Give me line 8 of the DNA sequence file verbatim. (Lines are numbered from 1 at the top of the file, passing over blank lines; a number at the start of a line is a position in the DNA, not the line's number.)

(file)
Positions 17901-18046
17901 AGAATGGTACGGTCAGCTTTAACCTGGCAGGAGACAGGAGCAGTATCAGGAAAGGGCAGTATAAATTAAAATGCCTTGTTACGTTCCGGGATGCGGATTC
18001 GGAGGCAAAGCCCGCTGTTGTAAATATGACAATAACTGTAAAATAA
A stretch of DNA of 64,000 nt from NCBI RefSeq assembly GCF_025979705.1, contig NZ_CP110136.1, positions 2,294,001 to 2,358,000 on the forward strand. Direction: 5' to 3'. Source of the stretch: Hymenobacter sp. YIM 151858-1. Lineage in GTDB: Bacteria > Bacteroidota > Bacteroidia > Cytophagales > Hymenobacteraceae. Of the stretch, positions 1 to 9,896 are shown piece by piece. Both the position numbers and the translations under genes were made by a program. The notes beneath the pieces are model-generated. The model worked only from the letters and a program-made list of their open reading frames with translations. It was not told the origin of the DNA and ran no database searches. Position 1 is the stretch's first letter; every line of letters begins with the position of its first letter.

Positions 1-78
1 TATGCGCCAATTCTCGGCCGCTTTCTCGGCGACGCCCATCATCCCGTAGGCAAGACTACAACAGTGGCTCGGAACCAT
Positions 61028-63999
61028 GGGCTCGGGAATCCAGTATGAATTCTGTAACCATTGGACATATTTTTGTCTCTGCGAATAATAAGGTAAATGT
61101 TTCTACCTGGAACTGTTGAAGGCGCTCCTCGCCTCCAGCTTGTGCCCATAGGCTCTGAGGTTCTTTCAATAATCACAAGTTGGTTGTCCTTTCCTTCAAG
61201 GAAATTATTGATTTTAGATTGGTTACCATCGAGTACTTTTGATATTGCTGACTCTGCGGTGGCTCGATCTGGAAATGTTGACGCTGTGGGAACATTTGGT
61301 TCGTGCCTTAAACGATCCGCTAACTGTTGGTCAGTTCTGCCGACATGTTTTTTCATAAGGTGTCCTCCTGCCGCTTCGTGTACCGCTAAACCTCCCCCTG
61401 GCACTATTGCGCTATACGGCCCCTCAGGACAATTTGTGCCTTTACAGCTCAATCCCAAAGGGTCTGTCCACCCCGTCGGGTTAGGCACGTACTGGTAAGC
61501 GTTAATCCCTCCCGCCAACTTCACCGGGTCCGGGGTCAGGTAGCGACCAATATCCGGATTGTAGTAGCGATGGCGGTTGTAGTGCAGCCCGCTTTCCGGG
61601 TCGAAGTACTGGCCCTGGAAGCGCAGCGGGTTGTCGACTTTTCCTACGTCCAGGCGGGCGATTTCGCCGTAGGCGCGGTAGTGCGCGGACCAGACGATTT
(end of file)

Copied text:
61028 GGGCTCGGGAATCCAGTATGAATTCTGTAACCATTGGACATATTTTTGTCTCTGCGAATAATAAGGTAAATGT